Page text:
Marikana amendments ‘will diminish report’

FILE PICTURE: Anniversary of the

FILE PICTURE: Anniversary of the "Marikana Masacre". Picture: Michel Bega.

Amendments to the terms of reference of the Farlam Commission will diminish the commission’s final report, the Council for the Advancement of the SA Constitution (Casac) said on Monday.

“Aside from the SA Police Service, no other state institution will be investigated by the commission,” Casac spokesman Lawson Naidoo said in a statement.

“We will therefore not have a full picture of the circumstances that led to this shameful massacre.”

The Socio-Economic Rights Institute (Seri) said in a statement on Saturday this aspect of the amendment would not affect the first phase of the commission’s work, dealing with the injuries and deaths at Marikana and responsibility for these, in any way.

The commission is investigating the deaths of 44 people at Marikana, near Rustenburg, North West, during strike-related unrest in August 2012.

On August 16, police shot dead 34 people, mostly protesting miners. At least 78 miners were wounded when police fired on a group gathered at a hill near the mine while trying to disarm and disperse them.

In the preceding week, 10 people, including two policemen and two security guards, were killed in strike-related violence.

On May 5, changes to the commission’s terms of reference were published in the government gazette.

The changes extended the commission’s work until July 31, with its report to be handed in six weeks later, and deleted a clause relating to the scope of the inquiry.

The deleted clause directed the commission to investigate the role of the mineral resources department or any other government department or agency in relation to the Marikana violence.

It included whether actions by these bodies were appropriate in the circumstances and consistent with their duties and obligations in law.

Naidoo said: “Whilst we welcome the announcement of a final deadline for Judge [Ian] Farlam’s report, given the drawn-out process of the commission’s work thus far, we must be sceptical about the seeming haste in ending the life of the commission”.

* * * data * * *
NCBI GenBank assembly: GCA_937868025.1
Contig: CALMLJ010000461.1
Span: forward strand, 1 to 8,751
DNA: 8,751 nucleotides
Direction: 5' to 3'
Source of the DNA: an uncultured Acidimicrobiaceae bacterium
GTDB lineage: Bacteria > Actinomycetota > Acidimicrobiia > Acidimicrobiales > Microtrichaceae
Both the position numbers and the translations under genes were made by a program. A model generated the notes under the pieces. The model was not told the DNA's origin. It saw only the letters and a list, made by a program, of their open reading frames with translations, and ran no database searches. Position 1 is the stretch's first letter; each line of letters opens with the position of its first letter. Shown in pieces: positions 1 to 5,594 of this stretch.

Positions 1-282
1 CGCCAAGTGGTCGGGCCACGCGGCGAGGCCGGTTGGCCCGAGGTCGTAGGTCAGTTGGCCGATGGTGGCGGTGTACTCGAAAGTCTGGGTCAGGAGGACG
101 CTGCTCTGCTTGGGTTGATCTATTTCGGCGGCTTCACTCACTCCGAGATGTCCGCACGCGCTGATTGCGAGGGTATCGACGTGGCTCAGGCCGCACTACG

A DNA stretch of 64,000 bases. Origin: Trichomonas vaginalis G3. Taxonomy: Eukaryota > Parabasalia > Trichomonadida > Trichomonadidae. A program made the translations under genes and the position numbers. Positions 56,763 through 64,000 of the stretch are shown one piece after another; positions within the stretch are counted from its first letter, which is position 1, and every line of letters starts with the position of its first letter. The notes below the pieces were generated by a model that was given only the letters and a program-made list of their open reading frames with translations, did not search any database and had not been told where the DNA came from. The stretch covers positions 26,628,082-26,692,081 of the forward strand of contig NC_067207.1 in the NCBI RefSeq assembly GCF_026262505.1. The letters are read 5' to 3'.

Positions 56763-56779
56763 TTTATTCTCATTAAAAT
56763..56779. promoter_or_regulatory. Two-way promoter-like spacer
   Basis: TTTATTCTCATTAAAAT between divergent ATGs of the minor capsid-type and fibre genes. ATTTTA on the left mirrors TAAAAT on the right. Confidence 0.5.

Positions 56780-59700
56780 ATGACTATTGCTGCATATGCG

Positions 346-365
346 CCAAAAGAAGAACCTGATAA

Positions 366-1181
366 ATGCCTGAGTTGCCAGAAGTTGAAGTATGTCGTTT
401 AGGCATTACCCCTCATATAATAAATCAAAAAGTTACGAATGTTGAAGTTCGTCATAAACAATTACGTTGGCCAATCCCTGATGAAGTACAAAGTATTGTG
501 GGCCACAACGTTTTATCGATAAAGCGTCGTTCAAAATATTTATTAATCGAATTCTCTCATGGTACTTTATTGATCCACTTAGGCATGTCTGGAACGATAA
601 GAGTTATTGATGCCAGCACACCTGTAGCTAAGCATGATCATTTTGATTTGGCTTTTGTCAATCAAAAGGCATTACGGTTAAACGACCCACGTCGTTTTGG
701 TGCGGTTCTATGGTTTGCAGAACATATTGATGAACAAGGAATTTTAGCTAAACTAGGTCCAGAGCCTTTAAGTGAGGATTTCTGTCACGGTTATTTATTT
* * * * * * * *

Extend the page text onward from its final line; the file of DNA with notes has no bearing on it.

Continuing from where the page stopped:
The initial terms of reference would have included Lonmin, the police, the Association of Mineworkers and Construction Union, the National Union of Mineworkers as well as government departments in the commission’s mandate.

Casac said the change to the terms of reference would also undermine the commission’s series of public seminars envisaged under second phase of its work, looking at the broader socio-economic and labour market issues in the mining sector.

The organisation believed that the labour department’s role would have necessarily formed part of this phase of the inquiry.

Seri last week also noted its concern about the changes to the commission’s terms of reference.

“The deletion of this clause has created the impression that the commission does not intend to require any of the relevant cabinet ministers to testify before it in relation to the role they played in the events leading up to the 16 August 2012 massacre at Marikana,” it said in a statement.

Seri said the commission had already received statements from Police Minister Nathi Mthethwa and Cyril Ramaphosa, who was a Lonmin board member at the time, about their role in relation to the police’s conduct.

“As matters currently stand, it is anticipated that they will be called to give oral evidence,” Seri said.



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